Computing the rank and signature of a quadratic form - quick way?

Is there a 'quick way' of computing the rank and signature of the quadratic form $$q(x,y,z) = xy - xz$$ as I can only think of doing the huge computation where you find a basis such that the matrix of this quadratic form only has entries on the diagonal and compute it that way. Even doing that I must have made a mistake somewhere and seeing as this question is only worth 4 marks (it's a past exam question which doesn't have a mark scheme) then I thought that was rather a lot of work.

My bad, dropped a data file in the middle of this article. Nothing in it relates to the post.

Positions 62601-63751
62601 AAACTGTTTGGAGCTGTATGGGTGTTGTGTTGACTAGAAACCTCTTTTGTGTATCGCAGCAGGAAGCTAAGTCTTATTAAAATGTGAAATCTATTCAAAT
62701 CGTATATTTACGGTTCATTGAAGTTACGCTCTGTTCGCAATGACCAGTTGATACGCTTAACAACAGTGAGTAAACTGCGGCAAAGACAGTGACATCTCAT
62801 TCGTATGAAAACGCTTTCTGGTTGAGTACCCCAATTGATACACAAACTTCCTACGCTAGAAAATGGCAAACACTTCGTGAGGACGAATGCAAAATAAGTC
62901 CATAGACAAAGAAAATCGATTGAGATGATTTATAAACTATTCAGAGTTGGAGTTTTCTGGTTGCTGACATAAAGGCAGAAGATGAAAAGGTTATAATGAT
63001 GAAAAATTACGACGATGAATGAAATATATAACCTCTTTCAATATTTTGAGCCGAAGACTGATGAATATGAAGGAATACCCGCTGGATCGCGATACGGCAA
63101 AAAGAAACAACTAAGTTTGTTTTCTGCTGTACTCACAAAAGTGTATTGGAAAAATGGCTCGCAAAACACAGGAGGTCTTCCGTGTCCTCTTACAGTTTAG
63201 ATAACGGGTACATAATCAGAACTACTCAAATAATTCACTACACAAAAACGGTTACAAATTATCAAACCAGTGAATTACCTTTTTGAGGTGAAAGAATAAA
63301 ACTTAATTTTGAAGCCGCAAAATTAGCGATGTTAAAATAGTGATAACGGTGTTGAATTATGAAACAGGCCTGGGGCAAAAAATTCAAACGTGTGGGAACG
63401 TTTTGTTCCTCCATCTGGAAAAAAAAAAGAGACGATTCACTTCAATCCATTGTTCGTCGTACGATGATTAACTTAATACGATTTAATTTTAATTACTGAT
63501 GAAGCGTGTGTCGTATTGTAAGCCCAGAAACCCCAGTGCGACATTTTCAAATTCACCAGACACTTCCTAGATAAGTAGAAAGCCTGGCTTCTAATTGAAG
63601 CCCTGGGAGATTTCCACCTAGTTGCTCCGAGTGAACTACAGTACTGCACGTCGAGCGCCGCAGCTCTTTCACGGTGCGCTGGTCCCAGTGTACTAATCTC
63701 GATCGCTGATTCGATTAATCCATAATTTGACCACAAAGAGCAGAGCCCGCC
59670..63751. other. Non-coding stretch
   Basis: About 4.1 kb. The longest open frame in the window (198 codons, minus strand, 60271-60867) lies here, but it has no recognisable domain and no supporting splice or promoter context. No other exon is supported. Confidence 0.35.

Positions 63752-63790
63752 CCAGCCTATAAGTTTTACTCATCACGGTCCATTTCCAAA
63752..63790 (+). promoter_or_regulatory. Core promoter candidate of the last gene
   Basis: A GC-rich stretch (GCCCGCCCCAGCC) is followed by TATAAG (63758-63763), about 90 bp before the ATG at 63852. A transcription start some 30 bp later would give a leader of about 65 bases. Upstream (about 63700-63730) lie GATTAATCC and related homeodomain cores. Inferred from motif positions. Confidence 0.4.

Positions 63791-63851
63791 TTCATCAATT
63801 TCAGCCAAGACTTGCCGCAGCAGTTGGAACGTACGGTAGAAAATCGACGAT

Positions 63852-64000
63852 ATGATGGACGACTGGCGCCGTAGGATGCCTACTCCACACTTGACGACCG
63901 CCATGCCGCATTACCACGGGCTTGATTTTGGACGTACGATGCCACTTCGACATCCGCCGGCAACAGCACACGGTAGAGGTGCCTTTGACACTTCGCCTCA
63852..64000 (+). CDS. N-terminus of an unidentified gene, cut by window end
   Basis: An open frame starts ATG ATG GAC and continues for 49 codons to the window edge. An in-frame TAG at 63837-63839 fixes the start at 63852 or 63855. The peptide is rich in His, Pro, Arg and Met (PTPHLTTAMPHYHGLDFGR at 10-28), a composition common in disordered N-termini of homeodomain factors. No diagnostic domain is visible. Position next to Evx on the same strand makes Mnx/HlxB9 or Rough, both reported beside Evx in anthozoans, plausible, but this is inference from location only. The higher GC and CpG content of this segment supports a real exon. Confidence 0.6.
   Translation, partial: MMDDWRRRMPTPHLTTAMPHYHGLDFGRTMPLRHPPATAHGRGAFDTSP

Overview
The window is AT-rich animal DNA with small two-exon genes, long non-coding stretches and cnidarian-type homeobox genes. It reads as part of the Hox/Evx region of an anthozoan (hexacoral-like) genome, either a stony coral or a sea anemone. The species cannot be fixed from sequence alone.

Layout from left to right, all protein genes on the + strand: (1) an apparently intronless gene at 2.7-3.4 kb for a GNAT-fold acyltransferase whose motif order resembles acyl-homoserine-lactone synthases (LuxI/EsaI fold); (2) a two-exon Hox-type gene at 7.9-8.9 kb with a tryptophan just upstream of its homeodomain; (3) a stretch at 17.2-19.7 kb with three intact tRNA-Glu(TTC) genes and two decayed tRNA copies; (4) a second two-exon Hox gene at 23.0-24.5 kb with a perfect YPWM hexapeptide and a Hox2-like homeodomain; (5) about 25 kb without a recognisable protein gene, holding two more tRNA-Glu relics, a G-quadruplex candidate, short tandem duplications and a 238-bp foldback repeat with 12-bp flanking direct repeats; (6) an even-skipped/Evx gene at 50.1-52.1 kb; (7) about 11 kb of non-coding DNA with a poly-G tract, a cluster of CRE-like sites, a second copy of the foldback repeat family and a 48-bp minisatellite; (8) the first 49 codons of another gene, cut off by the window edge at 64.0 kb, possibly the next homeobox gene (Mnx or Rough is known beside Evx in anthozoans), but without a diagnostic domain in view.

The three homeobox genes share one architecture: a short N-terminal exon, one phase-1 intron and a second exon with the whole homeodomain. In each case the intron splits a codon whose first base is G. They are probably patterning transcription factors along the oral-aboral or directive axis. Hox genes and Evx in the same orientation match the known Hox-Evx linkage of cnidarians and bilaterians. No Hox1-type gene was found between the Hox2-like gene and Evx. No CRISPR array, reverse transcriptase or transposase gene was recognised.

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It is enough to write the form as linear combination of squares (whose interior is linearly independent, though). Diagonalization is indeed overkill. – Phira Apr 26 '12 at 13:33

1) $$xy-xz=x(y-z)$$
2) $$ab=\left(\frac{a+b}{2}\right)^2-\left(\frac{a-b}{2}\right)^2$$
A generalization, let $x,y,z$ be complex vectors of dimension $n$. Then the matrix $xy^*-xz^*=x(y-z)^*$ has rank at most one. The innertia contains $n-1$ zeros.